Monday, 7 January 2013

Maxitronix short wave radio kit

At work this year I was given a Maxitronix short wave radio from my “secret Santa”. This is an interesting kit designed for anyone over the age of eight. I have my doubts that such a youngster could construct this without the help of an adult. The kit has part number MX-901SW and covers the frequencies from 6 to 8 MHz and 12 to 18 MHz. The kit has been designed so that no soldering is required. The wires from the various components link together by trapping them between spring like connectors. Whereas most of the components are individual items, there is a constructed circuit board that has several wires to connect up. The two coils are pre wound which is useful but I was a little disappointed as I rather like winding these. The instruction manual is well written and the steps are easy to follow. Here are some images of the parts in the box.


The first task is to “screw” the springs into the cardboard board. This board has the circuit diagram printed on one side which makes it easy to see where everything goes. The instructions recommend that you use a pencil placed on the end of the spring to help twist / push the item so that half is exposed either side of the board. This seems to be easy until you try it. The springs refuse to position themselves correctly and tend to distort or unwind. At one point I managed to cut myself on one of these and liberally covered the underside of the board in my blood. It is for this reason that I doubt that an eight year old would have fared any better. My solution to this problem is to first enlarge the holes on the board by inserting the pencil and wiggling it about to increase the size. The springs will then screw into the holes as described with little effort. On the side of the board that is not printed, it is recommended that you write the corresponding number next to the spring. This makes it easier to get the wiring correct first time. Here are some images of the underside of the board with the numbers added and the top side of the board once all the springs have been connected.


The next job is to insert the components in stages as described in the instructions. It is a simple case of bending the leads with a pair of pliers, pushing them through the holes in the board and bending over the legs. By pushing the spring to one side the coils open up and the leg of the component can be slid in and trapped. Some of the springs take several leads so best to place the first ones as low as possible to leave room for the others. It doesn’t take long to fit these but care needs to be taken when fitting some capacitors and the battery leads that they are wired round the right way. One of the coils is fitted to a ferrite rod and the other sits next to it. The wire from these coils is a little long and could easily be trimmed. If you do this, you must remember to remove some of the insulation before trapping the leads in the springs. The pre-constructed circuit board is screwed to the board and its wires easily connected.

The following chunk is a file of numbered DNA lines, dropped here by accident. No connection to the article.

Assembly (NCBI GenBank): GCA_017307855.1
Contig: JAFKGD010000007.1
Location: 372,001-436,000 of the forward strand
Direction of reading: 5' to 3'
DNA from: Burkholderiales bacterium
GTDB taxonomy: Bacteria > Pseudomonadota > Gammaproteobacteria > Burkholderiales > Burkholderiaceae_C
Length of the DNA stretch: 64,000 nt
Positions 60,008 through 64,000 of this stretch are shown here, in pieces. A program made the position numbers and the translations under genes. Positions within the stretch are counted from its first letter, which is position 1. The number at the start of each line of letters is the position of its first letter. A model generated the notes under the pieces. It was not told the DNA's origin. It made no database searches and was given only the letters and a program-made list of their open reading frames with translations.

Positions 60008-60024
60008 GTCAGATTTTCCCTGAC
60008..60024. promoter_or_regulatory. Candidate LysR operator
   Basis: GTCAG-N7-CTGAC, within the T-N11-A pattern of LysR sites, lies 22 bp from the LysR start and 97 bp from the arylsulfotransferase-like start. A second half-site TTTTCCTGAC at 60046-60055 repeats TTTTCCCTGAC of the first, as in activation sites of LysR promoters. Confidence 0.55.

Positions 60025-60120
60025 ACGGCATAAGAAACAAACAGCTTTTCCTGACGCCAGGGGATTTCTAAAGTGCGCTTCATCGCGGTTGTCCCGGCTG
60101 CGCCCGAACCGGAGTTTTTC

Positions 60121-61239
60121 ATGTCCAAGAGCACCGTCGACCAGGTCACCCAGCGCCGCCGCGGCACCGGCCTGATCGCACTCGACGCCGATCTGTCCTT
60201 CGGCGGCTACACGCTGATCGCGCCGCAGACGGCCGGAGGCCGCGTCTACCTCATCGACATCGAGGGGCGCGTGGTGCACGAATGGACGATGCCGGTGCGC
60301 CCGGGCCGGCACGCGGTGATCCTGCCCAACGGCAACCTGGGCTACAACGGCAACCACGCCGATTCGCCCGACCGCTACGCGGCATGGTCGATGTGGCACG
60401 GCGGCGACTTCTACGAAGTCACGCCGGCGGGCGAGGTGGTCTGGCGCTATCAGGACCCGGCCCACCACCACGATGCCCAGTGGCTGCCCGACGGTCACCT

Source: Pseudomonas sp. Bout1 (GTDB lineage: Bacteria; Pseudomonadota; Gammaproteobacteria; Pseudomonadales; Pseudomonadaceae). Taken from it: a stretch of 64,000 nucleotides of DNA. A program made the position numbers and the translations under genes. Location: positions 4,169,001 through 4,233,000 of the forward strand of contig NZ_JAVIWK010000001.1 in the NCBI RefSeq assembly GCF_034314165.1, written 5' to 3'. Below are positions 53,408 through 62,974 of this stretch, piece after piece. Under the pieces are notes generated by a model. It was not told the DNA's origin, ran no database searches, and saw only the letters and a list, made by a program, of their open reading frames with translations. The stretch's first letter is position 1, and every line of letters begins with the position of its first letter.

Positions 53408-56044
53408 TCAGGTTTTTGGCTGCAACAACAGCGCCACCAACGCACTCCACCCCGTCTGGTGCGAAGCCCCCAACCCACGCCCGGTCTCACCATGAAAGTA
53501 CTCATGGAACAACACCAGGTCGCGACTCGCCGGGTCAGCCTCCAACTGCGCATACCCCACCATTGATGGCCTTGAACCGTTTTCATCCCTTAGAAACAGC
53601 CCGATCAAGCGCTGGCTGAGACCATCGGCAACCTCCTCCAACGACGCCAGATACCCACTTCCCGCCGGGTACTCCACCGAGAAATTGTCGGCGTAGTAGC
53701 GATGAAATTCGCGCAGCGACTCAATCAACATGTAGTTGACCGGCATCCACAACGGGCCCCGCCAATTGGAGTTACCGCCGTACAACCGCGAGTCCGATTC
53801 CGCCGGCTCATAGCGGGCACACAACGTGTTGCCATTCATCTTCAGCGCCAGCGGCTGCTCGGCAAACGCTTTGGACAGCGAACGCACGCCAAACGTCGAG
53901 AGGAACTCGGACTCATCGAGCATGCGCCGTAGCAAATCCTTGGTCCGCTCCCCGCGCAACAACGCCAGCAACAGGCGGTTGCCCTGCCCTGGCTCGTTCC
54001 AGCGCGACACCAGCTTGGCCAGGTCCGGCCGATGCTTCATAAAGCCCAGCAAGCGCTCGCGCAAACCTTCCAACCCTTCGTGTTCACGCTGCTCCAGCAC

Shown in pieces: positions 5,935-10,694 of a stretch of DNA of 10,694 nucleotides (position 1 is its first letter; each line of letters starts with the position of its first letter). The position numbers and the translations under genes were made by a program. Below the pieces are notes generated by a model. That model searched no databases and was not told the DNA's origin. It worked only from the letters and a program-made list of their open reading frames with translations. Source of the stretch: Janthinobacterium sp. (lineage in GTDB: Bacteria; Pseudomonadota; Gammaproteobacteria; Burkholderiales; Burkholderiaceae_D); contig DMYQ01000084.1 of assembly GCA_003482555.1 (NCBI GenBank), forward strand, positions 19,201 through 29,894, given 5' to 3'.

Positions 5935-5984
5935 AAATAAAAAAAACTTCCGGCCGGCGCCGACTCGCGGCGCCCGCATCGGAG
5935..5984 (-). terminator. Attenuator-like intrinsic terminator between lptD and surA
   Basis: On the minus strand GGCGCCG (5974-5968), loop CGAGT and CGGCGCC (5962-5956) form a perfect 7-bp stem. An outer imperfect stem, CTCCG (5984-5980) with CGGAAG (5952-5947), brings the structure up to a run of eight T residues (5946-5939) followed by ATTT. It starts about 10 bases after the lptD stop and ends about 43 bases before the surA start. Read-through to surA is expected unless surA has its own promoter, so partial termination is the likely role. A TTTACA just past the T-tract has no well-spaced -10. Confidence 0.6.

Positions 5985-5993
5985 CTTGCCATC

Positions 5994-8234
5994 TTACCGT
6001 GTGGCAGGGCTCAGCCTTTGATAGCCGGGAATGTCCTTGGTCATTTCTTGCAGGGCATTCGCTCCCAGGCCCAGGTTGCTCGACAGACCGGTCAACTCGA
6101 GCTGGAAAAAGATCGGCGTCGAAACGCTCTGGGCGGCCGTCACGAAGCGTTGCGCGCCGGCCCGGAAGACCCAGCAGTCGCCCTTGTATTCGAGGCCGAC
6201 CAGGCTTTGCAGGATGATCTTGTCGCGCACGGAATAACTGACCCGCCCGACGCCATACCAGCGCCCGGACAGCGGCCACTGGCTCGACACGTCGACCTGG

The battery and tuning capacitor are fixed to the plastic chassis that holds the board. I would then recommend that you double check the wiring to ensure everything is connected correctly and the right way round. The transistor has short legs so ensure this is fitted as instructed and all legs securely clamped. Once you are happy with your work, you need to decide which frequency range you want to listen to and connect to correct flying leads. Unravel the antenna and connect the battery and earpiece. Here is an image of the completed radio.


 I was able to construct this in about an hour. Because I was running out of time I wasn’t able to give the radio a full test. I can confirm that the volume was good and when tuning across the bands I was able to pick up some Morse. In the second part of this blog post I will connect the radio to my external antenna and see how it gets on with receiving some beacons around the country. 

If you have any questions about this kit or are having problems with yours, please contact me and I’ll try to help.
A copy of the manual in PDF format can be viewed here:


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